Efforts to reach Perotti late last week were unsuccessful.

Both the board and the union have accused each other of refusing to communicate. It’s not entirely clear how much communication a school board and superintendent are supposed to have with school staff, whose day-to-day work is overseen by the school principal.

“I think it’s different in every situation,” Jerry Frew, associate executive director of the New Hampshire School Administrators Association, said in a phone interview. He spoke generally about administrative structures in school districts and not about Lyme specifically.

A school principal generally evaluates and oversees a school’s staff, while the superintendent is responsible for hiring decisions and for evaluating principals and other administrators, Frew said.

State rules that outline a superintendent’s qualifications and work requirements paint a picture of broad oversight, policymaking and communication, not handling smaller details. Whether answering emails from teachers is included in those duties is unclear.

Lyme has struggled with school leadership in recent years. Valence, a longtime and well-liked principal at Lyme School, took on the superintendent’s duties as well after the 2017 retirement of Mike Harris, who like Perotti served part-time.

But the district struggled in the “district administrator” leadership system, which vested so much authority in one person, and the board was riven by internal conflict. Valence stepped down in August 2021 and was paid a settlement of $34,500.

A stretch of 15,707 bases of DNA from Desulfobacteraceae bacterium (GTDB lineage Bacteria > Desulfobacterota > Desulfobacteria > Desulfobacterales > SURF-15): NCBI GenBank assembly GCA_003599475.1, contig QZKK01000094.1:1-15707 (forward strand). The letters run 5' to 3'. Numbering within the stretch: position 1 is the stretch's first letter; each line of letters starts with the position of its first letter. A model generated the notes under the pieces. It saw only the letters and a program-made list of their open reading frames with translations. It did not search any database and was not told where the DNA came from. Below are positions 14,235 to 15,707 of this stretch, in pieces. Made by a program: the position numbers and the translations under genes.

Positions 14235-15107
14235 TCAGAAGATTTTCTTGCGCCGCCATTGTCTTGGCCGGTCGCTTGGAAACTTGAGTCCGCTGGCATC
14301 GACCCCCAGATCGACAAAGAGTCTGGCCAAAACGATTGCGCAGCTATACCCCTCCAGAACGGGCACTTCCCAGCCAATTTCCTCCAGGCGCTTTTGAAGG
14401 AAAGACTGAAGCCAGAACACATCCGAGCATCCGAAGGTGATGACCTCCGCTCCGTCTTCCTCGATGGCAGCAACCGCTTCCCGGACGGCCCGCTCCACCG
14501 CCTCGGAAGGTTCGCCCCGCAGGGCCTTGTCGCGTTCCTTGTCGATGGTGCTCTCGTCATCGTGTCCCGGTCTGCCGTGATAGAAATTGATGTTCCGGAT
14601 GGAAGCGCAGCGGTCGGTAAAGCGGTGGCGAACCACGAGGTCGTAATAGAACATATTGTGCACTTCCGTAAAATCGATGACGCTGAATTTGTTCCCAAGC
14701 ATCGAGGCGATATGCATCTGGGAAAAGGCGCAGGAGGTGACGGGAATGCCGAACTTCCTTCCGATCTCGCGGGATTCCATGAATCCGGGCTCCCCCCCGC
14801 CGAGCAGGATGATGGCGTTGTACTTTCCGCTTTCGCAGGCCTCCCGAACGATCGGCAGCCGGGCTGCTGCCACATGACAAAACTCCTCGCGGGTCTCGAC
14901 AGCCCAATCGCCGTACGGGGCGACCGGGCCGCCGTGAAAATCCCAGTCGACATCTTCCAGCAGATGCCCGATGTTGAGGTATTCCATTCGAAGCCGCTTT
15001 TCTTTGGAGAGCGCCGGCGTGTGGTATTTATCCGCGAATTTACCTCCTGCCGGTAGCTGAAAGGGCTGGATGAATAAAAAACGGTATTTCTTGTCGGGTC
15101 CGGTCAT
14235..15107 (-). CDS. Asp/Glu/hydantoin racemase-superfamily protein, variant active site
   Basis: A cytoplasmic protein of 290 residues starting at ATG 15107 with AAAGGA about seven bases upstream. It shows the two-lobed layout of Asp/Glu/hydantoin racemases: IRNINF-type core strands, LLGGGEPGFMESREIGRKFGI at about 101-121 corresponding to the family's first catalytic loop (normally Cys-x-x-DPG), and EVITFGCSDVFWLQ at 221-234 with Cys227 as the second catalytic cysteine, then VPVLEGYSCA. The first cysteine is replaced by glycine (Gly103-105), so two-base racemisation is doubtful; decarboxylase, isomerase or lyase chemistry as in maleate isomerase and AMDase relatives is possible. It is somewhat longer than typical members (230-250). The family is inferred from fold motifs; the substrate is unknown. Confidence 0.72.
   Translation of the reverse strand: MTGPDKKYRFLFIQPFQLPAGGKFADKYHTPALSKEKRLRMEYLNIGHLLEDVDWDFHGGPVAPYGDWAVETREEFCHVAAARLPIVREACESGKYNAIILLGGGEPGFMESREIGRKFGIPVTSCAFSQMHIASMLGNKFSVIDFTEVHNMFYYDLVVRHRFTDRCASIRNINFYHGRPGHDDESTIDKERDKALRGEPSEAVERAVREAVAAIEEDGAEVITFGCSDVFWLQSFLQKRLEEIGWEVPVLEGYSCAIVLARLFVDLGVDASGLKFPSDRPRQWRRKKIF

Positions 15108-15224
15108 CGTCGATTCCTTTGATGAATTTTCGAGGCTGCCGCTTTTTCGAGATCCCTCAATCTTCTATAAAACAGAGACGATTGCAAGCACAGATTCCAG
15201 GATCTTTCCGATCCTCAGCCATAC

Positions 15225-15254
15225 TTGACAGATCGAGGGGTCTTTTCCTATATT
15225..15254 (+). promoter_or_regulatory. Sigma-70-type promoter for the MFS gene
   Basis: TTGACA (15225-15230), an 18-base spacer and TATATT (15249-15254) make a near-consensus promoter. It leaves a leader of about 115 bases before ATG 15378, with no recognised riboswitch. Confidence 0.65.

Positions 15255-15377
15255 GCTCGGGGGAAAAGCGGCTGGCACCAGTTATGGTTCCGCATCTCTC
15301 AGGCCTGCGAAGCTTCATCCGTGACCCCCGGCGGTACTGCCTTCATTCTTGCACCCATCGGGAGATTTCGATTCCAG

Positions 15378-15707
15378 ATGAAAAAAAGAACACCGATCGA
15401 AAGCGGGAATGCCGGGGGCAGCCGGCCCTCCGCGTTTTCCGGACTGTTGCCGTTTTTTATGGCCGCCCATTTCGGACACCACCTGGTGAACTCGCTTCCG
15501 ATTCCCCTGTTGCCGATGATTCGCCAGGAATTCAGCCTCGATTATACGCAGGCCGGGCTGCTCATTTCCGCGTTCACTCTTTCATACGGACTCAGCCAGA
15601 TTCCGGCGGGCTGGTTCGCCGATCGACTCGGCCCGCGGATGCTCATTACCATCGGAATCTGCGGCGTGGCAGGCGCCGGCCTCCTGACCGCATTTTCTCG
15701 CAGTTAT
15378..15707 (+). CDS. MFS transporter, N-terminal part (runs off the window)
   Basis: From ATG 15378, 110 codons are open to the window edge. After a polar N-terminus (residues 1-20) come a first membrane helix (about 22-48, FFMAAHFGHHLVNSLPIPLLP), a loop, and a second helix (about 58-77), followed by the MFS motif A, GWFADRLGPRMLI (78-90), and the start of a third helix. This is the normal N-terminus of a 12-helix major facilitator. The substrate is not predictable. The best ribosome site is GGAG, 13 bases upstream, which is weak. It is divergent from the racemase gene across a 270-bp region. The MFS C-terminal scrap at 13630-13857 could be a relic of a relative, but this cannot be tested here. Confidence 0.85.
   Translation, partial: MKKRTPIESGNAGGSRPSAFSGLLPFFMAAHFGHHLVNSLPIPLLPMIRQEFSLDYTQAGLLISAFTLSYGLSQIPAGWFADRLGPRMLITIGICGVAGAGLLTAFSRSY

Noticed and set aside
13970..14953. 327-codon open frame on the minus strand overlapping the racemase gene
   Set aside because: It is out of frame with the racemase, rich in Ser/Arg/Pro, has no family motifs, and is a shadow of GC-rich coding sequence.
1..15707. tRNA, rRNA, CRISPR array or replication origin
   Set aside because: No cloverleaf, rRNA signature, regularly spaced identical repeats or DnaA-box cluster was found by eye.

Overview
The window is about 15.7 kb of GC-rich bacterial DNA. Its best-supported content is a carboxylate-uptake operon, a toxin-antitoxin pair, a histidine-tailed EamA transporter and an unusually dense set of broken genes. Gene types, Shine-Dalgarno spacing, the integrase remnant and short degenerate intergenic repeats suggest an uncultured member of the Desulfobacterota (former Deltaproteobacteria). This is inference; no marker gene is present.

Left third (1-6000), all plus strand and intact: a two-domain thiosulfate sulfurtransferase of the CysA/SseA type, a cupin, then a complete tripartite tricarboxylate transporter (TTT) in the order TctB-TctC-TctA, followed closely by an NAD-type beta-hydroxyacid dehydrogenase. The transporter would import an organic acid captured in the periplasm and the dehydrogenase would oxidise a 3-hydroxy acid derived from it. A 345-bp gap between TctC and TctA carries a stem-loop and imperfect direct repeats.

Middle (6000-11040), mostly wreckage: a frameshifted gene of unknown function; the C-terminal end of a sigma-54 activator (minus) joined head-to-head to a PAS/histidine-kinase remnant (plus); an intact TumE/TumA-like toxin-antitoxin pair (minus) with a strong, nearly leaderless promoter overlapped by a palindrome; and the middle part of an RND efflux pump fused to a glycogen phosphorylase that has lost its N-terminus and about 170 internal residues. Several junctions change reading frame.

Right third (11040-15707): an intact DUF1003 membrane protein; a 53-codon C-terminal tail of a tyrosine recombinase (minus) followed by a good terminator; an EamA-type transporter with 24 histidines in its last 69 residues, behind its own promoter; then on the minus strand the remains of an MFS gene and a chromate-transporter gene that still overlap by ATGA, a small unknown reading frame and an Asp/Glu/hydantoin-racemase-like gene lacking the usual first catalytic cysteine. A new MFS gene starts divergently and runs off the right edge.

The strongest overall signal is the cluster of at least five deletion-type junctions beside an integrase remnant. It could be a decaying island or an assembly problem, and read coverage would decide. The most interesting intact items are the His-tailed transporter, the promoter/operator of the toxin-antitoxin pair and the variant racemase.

The board held a series of retreats in December 2021 and decided to return to a leadership model with a part-time superintendent and a full-time principal.

Such a model was intended to forestall the kind of conflict now at work in the district. At a meeting in March 2022, teacher Amanda Burns read a statement from the union expressing dissatisfaction with the board, citing a “lack of transparency,” and noting that some of the board’s key subcommittees weren’t posting minutes from their meetings.

“There’s very important and impactful decisions regarding technology that have been made at some point, but there’s no public record,” Burns said. “It is our right and the right of the public to know when the discussions are happening and which school board members are participating in that. So we want you as a school board and the public to know that the morale around the building continues to be very low. The teachers are not feeling supported by this board. We’ve expressed this sentiment privately and publicly for months.”

The statement asked the board for greater support and input into decision-making.

In an additional comment at that meeting, Steven Dayno, the school’s longest-tenured teacher, took the board to task, noting that the issues surrounding technology at the school had deeper roots. “Let me remind this board that the decision to go to a (district administrator) was a unilateral decision by a previous board. There was no discussion, no input by parents, staff or community members, contrary to a strategic goal for communication and transparency.”

At the board’s subsequent meeting, in April 2022, Chairwoman Yolanda Bujarski read a statement in which she noted that at the prior meeting “many things were said that I believe were based on false information or were said to hurt people.” The board restricted public comment to items on the agenda, and removed from the agenda opportunities for the union and staff to address the board.

“This is an intentional, temporary change,” she said of the union and staff comments, “to encourage comments to the board to come through the proper channels through the superintendent as per policy.”

A year later, those communication issues appear unresolved.

“We have not heard anything more from the LEA,” Bujarski said in an email, calling the union’s no-confidence vote “disappointing.”

“Dr. Perotti has the Board’s unanimous confidence — a confidence that has sometimes been lacking in recent times,” the board said in its March statement. “The Board also looks forward to working with the union and will continue to support all employees of the District, including teachers and other staff.”

Alex Hanson can be reached at ahanson@ vnews.com or 603-727-3207.